The gender pay gap overall in the UK is 19.1%, according to the Office for National Statistics (ONS).
Attempts have been made before to close the pay gap. ‘Think, Act, Report’ was a voluntary reporting initiative launched in 2011. Over 280 organisations signed up, but only four employers published the information. Wonder why?
Statistics can be unreliable, but there is clearly a problem. The Government is proposing to address this by introducing mandatory gender pay gap reporting for larger employers. Evidence suggests that, for full-timer workers under 40, there is little difference between male and female earnings. Hopefully, increased transparency may reduce the remaining gaps.
Section 78 of the Equality Act 2010 (EA) provides a power to create regulations requiring employers with 250 or more ‘employees’ to report gender pay gap information. The Government’s consultation on reducing the pay gap closed on 6 September 2015. The results are to be published this winter with draft regulations expected in the first half of 2016. There may be phased implementation with larger companies (500 employees plus) having to publish earlier.
The Government may decide not to introduce reporting, but this seems unlikely, given its equality drive. Recent announcements include:
- Pay gap calculations must include bonuses;
- Large public sector employers will be covered, not just private and voluntary sector ones;
- It will work with businesses to ensure there are no all-male boards in the FTSE 350; and
- Encouraging businesses to recruit graduates on a ’name blind’ basis to address discrimination in recruitment.
The Government’s consultation paper raised some fundamental questions about how reporting would work, including:
- Would disclosure of the pay gap encourage employers to take steps to close it?
- Should one overall gap figure be disclosed or more detailed information, eg a breakdown by full-time/part-time figures or by grade/job type?
- Should additional narrative be published to explain the figures?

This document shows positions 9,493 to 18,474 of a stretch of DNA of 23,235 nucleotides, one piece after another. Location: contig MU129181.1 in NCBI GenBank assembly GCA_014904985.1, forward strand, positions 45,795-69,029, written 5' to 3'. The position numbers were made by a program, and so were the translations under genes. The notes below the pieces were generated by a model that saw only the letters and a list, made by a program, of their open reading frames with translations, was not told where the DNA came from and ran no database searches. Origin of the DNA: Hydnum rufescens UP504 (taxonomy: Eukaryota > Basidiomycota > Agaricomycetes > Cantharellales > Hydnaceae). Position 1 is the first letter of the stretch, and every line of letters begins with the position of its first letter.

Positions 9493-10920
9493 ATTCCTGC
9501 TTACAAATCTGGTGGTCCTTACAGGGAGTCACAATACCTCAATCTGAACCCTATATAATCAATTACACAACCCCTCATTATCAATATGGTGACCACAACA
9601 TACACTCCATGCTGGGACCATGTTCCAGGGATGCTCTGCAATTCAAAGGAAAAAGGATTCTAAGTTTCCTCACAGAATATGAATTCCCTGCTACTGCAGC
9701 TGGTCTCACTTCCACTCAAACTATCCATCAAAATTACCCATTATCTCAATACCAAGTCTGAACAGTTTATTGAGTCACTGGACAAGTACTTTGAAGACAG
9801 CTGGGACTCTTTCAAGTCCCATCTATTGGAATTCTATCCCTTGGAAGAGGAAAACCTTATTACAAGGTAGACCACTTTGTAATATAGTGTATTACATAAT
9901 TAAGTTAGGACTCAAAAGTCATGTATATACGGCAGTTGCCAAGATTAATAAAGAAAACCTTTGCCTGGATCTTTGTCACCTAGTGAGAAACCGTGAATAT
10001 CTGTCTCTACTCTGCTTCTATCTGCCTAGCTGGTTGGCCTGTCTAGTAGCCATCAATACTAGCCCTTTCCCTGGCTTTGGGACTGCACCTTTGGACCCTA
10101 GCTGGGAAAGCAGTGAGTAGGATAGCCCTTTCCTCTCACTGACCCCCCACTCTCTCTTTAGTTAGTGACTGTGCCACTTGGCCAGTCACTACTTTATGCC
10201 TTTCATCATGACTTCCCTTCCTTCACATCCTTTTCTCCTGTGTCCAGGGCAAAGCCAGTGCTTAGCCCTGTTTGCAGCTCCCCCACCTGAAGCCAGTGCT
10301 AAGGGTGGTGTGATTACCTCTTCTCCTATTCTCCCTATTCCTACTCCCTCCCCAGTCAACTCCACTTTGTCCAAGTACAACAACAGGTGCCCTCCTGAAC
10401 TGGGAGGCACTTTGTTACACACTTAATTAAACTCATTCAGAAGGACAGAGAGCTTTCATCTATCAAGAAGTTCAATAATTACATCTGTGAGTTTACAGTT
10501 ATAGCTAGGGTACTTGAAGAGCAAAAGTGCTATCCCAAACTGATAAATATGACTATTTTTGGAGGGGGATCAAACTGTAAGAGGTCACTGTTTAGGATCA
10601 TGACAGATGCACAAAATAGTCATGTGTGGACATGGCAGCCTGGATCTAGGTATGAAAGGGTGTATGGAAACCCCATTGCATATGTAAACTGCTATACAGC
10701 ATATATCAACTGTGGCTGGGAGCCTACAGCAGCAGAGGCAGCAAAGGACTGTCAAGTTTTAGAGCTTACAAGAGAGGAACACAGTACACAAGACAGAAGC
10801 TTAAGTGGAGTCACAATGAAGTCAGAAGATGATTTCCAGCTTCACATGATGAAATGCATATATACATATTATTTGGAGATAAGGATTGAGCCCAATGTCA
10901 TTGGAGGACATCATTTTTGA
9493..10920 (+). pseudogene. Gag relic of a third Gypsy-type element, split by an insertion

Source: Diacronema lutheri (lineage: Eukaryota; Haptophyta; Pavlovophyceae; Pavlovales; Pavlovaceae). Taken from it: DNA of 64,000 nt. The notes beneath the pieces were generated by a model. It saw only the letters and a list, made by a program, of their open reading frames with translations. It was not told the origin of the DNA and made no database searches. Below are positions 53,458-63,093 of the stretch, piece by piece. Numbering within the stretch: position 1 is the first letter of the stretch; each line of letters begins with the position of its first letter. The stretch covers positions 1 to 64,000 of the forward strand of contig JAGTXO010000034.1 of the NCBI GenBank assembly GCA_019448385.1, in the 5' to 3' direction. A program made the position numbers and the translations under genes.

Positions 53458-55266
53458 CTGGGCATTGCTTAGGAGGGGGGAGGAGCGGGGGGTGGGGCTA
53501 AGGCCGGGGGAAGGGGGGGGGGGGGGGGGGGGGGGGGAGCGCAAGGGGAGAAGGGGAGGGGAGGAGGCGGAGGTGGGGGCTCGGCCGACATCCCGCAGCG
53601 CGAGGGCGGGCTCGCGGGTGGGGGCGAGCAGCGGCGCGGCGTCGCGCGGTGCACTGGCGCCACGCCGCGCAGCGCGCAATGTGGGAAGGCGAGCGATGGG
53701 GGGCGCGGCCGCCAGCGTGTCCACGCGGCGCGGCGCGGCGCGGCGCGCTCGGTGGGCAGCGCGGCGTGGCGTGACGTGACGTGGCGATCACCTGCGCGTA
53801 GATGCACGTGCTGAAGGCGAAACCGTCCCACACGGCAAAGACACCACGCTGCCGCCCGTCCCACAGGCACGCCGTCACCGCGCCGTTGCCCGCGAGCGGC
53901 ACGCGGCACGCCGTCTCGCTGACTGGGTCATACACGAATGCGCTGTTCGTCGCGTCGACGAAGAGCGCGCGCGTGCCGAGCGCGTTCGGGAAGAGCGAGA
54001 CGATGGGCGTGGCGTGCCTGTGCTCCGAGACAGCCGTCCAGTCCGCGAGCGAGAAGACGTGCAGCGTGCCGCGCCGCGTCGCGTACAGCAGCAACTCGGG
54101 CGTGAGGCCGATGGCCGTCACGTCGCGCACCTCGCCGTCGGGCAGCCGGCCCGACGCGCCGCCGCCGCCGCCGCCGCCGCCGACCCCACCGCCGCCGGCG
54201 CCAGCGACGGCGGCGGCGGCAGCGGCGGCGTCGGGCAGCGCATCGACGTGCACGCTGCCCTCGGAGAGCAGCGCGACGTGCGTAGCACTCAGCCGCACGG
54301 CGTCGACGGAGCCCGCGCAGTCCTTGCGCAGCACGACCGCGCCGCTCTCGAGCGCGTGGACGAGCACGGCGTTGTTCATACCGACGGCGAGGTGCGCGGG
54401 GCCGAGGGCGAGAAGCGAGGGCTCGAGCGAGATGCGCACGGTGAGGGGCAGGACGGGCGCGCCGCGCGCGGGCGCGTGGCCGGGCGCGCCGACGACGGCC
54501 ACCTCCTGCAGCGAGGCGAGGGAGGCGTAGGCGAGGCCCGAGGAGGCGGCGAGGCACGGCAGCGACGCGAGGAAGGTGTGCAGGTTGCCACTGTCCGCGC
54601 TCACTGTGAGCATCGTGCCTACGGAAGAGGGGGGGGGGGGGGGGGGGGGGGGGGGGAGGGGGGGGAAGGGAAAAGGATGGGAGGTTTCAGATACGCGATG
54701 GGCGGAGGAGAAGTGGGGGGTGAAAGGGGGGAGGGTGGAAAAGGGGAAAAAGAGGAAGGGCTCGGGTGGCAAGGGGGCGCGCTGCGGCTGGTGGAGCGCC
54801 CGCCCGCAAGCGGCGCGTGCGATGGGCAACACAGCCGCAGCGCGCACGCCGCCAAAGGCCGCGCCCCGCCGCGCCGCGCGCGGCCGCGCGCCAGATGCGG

- Where should pay gap information be published and how frequently (it will not be more often than once every 12 months)?
- Is 250 employees the appropriate threshold?
- What additional costs are involved in compliance?
The Government has not yet responded to the consultation.
’EMPLOYEES’ AND ’PAY’
Organisations with 250 or more employees will have to publish information relating to employees’ pay. ‘Employee’ is broadly defined here and includes someone employed under a contract of employment, a contract of apprenticeship or a contract personally to do the work.
This covers workers and consultants, provided they cannot sub-contract work or employ others to do it. This is likely to cover some partners. Various details are still unclear, eg are employees based overseas included?
What counts as ‘pay’ will be important. Salaries are clearly covered and it makes sense that bonuses will be too. Bonuses are often where discrepancies arise, partly through lack of transparency. Employers will need to consider what other benefits may be included.
Providing one overall pay gap figure is likely to be misleading. Most employers will want to break the figures down to explain differences, eg due to part-time working, overtime and London weighting.
The ONS uses median hourly earnings (excluding overtime) for full-time employees to calculate the gender pay gap. This helps avoid small numbers of high/low earners disproportionately affecting the figures. However, using the median can still skew results significantly.
The risks of reporting include: potential legal claims; employee relations problems; bad publicity; and potential fines (probably of around £5,000). There is also potential personal liability for a “person acting on behalf of an employer”.
Employers should read the Government’s consultation response (when available). They should consider reviewing their position before the obligations bite to establish potential exposure. Reviews could range from something fairly informal to a full gender pay gap audit. Most employers will find pay gaps (some will be justified). Those undertaking reviews must be prepared to rectify problems.
If solicitors are instructed to carry out reviews, the results may be protected by privilege and not subject to disclosure, allowing employers to resolve or minimise problems before reporting becomes obligatory.
Cynically, for employers with a pay gap, a key issue will be how best to present the figures without being misleading. Action to equalise pay may be necessary. Re-grading and changing job titles may also improve figures. These measures have obvious financial and employee relations implications. Some employers may have to make back payments, subject to settlement agreements.
Additional care will be necessary with pay reviews, using objective criteria and recording rationales to help justify awards. Decision-makers will need to understand the obligations and checks could be made for discriminatory trends.
Some may take ’softer’ steps to help close the pay gap, including leadership training, mentoring, improved flexible working policies and targeted awareness campaigns to encourage women to enter male-dominated careers. However, care must be taken not to discriminate against others in seeking to close the gap.
Publicly reporting gender pay gaps will force larger employers to look more closely at fair pay. Next stop, reporting the gap based on other protected characteristics, such as race, religion, age or disability?
This article was published in New Law Journal in January 2016.